June 8, 2008

Dark matters muchly

"Although cosmologists have adopted a cute name, dark energy, for whatever is driving this apparently antigravitational behavior on the part of the universe, nobody claims to understand why it is happening, or its implications for the future of the universe and of the life within it, despite thousands of learned papers, scores of conferences and millions of dollars’ worth of telescope time. It has led some cosmologists to the verge of abandoning their fondest dream: a theory that can account for the universe and everything about it in a single breath.

“The discovery of dark energy has greatly changed how we think about the laws of nature,” said Edward Witten, a theorist at the Institute for Advanced Study in Princeton, N.J.

When it came time for one physicist to discuss new ideas about dark energy, he showed a blank screen.

“We are placing a large bet,” Dr. Mountain said, “using our credibility as collateral, that we as a community know what we are doing.”

Through myriad techniques and observations, cosmologists have recently arrived, after decades of strife, at a robust but dark consensus regarding a cosmos in which stars and galaxies, as well as the humans who gawk at them, amount to barely more than a disputatious froth. It was born 13.7 billion years ago in the Big Bang. By weight it is 4 percent atoms and 22 percent so-called dark matter of unknown identity — perhaps elementary particles that will be discovered at the Large Hadron Collider starting up outside Geneva this year. That leaves 74 percent for the weight of whatever began causing the cosmos to accelerate about five billion years ago.

“Dark energy has the somewhat unusual property that it was embarrassing before it was discovered,” he said.

In 1917, Einstein invented a fudge factor known as the cosmological constant, a sort of cosmic repulsion to balance gravity and keep the universe in balance. He abandoned his constant when the universe was discovered to be expanding, but quantum physics resurrected it by showing that empty space should be foaming with energy that had the properties of Einstein’s constant.

Alas, all attempts to calculate the amount of this energy come up with an unrealistically huge number, enough energy to blow away the contents of the cosmos like leaves in a storm before stars or galaxies could form. Nothing could live there.

Dr. Witten and other physicists used to think this conundrum “would somehow go away.”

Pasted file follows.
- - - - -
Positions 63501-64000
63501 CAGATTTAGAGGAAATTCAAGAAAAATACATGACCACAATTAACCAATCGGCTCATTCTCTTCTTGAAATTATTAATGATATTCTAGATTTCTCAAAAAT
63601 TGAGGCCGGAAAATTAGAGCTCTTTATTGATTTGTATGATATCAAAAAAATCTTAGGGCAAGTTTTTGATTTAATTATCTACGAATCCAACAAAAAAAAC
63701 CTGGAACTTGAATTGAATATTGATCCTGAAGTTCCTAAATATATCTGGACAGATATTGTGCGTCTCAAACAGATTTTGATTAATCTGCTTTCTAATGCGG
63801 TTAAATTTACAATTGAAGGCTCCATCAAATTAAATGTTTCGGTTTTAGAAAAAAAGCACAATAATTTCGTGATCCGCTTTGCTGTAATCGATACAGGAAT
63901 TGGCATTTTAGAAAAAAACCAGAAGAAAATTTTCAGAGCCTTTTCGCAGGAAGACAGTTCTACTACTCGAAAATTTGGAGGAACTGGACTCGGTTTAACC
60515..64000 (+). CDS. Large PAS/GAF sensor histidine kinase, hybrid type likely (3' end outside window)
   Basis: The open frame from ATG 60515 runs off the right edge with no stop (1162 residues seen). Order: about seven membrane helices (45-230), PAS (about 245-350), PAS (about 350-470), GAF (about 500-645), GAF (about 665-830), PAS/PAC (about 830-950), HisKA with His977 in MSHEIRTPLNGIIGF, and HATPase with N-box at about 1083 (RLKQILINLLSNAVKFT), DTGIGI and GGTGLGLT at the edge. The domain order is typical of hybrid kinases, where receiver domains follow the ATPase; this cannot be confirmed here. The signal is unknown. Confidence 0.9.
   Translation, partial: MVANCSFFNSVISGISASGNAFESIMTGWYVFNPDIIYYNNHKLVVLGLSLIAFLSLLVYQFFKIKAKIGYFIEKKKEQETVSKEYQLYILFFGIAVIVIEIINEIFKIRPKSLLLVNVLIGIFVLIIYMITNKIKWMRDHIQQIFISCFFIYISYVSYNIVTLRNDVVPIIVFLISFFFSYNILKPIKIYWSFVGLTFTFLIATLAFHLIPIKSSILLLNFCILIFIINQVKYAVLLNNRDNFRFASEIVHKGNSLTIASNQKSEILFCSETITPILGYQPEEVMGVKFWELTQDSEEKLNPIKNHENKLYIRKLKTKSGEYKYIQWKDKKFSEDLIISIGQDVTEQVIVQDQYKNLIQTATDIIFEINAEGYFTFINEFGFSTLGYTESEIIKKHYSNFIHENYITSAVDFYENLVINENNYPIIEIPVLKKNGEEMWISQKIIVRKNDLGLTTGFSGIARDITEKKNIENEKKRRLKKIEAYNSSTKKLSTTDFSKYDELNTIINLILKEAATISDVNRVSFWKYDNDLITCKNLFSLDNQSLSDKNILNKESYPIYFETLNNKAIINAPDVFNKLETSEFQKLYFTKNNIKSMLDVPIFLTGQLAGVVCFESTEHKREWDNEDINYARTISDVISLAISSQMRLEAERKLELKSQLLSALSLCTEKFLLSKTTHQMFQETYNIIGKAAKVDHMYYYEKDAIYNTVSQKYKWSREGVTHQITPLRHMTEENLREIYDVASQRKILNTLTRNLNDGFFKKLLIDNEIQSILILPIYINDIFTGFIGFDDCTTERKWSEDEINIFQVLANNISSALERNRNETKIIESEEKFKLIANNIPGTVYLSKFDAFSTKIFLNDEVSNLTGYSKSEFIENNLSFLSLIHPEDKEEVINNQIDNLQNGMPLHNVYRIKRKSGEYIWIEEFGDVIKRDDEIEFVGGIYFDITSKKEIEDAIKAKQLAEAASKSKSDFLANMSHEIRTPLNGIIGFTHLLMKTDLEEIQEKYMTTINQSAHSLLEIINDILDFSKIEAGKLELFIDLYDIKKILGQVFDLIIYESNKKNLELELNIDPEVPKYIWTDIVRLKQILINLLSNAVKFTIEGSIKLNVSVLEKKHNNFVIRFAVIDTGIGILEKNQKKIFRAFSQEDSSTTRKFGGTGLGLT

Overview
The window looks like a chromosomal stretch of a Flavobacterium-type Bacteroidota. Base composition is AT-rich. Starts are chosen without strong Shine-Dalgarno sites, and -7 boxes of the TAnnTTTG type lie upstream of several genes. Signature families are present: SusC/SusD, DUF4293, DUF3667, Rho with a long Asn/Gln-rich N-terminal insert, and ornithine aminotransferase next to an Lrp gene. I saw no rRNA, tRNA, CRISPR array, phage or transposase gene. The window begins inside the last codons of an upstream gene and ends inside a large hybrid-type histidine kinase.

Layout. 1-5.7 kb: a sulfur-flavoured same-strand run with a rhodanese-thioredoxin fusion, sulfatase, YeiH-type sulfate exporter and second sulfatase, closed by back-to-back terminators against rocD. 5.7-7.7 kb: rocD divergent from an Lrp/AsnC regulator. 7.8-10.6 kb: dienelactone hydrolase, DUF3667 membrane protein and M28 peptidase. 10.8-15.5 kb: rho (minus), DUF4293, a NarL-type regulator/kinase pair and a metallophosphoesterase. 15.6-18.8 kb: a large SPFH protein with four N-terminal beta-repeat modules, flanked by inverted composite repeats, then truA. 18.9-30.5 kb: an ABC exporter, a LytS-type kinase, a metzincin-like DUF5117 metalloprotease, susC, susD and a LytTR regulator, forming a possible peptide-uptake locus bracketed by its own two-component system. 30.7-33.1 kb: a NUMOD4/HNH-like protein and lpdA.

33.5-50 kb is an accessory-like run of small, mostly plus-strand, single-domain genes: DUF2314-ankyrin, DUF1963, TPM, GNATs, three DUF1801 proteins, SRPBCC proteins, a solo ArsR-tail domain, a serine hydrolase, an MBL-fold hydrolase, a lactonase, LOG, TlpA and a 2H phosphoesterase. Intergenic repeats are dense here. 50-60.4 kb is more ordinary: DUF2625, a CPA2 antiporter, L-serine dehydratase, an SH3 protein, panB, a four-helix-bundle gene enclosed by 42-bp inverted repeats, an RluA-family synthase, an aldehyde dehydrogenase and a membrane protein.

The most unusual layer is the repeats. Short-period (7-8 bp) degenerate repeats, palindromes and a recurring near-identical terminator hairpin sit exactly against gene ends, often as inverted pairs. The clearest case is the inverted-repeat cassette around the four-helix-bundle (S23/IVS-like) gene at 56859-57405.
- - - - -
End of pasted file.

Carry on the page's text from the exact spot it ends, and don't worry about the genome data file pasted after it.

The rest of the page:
“It seems now that the answer is not really zero,” Dr. Witten said.

Einstein’s constant is the most economical explanation for dark energy, Dr. Witten said. The others, involving new force fields or tinkering with Einstein’s gravity, are hard to make work and raise more questions than they answer. But if dark energy is the cosmological constant, it is smaller than predicted by a shocking factor of 1060.

As a result, he said, maybe physicists should give up trying to explain that number and look instead for a theory that generates all kinds of universes, a so-called multiverse.

That idea has been given mathematical form by string theory, which portrays the constituents of nature as tiny wriggling strings, an elegant idea that in principle explains all the forces of nature but in practice leads to at least 10500 potential universes.

This maze was an embarrassment for string theory. As Dr. Witten, one of the leaders of the field, said, “I am tempted to say this was an embarrassment of my youth.”

“Who needs that mess?” he recalled thinking. “There is just one world we live in.”

Now, Dr. Witten allowed, dark energy might have transformed this fecundity from a vice into a virtue, a way to generate universes where you can find any cosmological constant you want. We just live in one where life is possible, just as fish only live in water.

“This interpretation of string theory might be close to the truth,” Dr. Witten said. But that truth comes at a cost.

“Before the discovery of the dark energy, quantum physicists tended to assume that the ‘vacuum’ we live in has some deep meaning that reflects nature’s deepest secrets,” Dr. Witten said. But if ours is only one of a zillion in a haystack, there is nothing special about it, no secret to be found.

“As for how I feel personally, I am not sure what to say,” he said in an e-mail message. “I wasn’t terribly enthusiastic the first, or even second, time I heard the proposal of a multiverse. But none of us were consulted when the universe was created.”

“We really need new theory, and we have none,” Dr. Krauss said.

Dr. Krauss said, “It would be crazy to talk ourselves out of this.”

He added: “You have to do what you can. You would be crazy not to look.”

Dark, perhaps forever

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